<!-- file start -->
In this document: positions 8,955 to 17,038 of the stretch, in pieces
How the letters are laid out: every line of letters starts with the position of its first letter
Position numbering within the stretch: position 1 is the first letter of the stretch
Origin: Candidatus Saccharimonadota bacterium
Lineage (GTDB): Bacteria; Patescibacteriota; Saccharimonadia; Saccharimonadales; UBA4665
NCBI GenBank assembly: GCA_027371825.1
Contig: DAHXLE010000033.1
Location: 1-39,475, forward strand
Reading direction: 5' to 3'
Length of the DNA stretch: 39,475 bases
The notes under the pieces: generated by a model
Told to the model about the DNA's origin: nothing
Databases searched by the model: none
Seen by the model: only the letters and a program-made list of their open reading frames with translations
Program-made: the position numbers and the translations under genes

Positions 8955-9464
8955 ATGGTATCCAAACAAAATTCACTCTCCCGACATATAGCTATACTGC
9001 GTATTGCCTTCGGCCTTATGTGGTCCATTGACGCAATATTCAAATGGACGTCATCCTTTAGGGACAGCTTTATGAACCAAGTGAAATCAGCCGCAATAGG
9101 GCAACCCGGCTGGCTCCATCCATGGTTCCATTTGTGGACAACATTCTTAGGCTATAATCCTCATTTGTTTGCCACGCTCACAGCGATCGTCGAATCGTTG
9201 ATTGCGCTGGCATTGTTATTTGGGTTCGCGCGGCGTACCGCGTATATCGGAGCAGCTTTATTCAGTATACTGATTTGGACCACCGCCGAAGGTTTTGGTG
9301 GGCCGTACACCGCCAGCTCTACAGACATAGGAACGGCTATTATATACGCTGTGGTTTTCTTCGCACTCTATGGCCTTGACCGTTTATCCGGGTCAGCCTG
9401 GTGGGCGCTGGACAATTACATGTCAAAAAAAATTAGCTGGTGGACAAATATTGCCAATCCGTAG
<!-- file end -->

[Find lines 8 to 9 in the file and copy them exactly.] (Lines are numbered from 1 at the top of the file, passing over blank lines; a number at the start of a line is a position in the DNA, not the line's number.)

Location: 1-39,475, forward strand
Reading direction: 5' to 3'